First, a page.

Rising from its sleepy image and troubled past, Anilao town in Iloilo province recently held its 10th Banaag (Light) Festival, highlighting its rich history through well-researched theater performances.
Originally called Hinugyaw Festival, this year’s event was the first to have a dance-drama competition showcasing the town’s culture, heritage and history from the precolonial period to the present.
Unesco Philippines Commissioner and University of Santo Tomas Graduate School associate professor Eric Zerrudo said it was the first time a competition of that sort was held on Panay island.
Zerrudo, whose late father hailed from the town, helped in conceptualizing this year’s event in conjunction with Anilao’s 75th founding anniversary.
Lutgardo Labad, award-winning movie musical director and one of the judges, said the festival set new standards.
“It has broken away from the traditional concept of street dancing. Nagkaroon ng new phase, ng new concept (A new phase, a new concept was born) in staging history and heritage,” he said.
Labad, also the artistic director of the world-famous Loboc Children’s Choir, said the festival veered away from the usual street-dancing routines “na gumaganda lang dahil sa (that only look appealing because of) gimmicks and surprise production-design elements.”
“The concept of staging history in its different phases as it unfolded from the viewpoint of the people of Anilao is something very unique and very pioneering,” Labad said.
Labad said the contest challenged the dancers and performers because they were forced to do “communal research” and integrate their findings in a “clear dramatic structure.”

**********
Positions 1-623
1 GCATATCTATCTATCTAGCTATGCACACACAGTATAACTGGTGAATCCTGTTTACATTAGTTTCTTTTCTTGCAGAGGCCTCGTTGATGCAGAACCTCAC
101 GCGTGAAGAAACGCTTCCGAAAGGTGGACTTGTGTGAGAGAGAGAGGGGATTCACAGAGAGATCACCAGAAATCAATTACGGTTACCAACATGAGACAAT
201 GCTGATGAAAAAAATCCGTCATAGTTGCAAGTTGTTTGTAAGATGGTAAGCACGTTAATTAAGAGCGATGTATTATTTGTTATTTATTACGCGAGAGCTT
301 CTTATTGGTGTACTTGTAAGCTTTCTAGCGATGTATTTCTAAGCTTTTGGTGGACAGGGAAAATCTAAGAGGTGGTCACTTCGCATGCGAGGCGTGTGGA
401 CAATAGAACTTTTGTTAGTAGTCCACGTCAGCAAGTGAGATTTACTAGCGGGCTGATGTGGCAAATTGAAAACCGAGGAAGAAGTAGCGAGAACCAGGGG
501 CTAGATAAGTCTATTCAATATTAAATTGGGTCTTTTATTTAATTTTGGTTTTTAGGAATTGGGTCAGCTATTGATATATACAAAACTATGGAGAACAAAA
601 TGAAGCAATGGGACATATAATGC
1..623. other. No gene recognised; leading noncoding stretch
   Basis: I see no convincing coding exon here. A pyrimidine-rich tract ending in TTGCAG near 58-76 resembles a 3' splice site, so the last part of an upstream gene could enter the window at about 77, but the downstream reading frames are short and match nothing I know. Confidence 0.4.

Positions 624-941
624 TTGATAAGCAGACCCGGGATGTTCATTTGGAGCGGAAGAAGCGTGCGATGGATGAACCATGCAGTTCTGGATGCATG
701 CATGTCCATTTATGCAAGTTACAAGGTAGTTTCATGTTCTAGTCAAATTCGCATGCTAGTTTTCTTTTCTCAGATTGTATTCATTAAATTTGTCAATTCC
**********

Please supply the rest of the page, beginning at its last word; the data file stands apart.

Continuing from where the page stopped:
“I find this very refreshing, and I think this experiment must be made known to other festivals,” he said.
Other judges were Zerrudo; Nonoy Froilan of the Cultural Center of the Philippines; Sonny Cristobal of the National Commission for Culture and the Arts; scenographer and television production designer Rolando de Leon.
Unity as people
Banaag Festival took its inspiration from a Spanish-era baluarte (bulwark) with a watchtower made of bamboo in what is now Sitio Moros in Barangay Punongan.
Anilao Mayor Ma. Teresa Debuque said the sentinels atop the watchtower during the Spanish era would light a torch upon the sighting of incoming pirates, signaling residents to flee and hide.
“For us, the torch is the symbol of our unity, our oneness as a people,” she said, adding that the light signified their “sense of protecting one another, the sense of uniting and coming together” for the success of the town.
Debuque also said the light would guide their journey as a people, reinventing their sleepy image and their town’s tainted image due to the notorious peace-and-order problem in the 1960s and ’70s.
“Some said before that when they would go home to northern Iloilo, as soon as they passed by Anilao, they would duck because they would say, ‘Anilao na, Anilao na, habuyon kita’ (we might get stoned),” said the mayor.
“When we speak of Anilao, parang kinakatakutan (it used to be feared),” said Debuque, who explained family feuds, political rivalries and criminal activities gave the town a black eye in the past.
Today, the mayor said, the mindset of the people of Anilao has changed. Their cooperation, sense of volunteerism, ingenuity and skills have been unleashed because of the festival, she said.
Of the eight competing “tribes,” Tribu Karab-Karab was announced the winner. They dramatized the American colonial period until World War II.
Labad said the group won because of its passion and commitment, as well as its well-researched and highly dramatic performance.
A bonus during the event was the “mini concert” of Augustinian Fr. Jonas Mijares, rector of Santo Niño Basilica in Cebu— his way of thanking the Ilonggos for the help they extended to Cebu and Bohol in the aftermath of last year’s strong earthquake.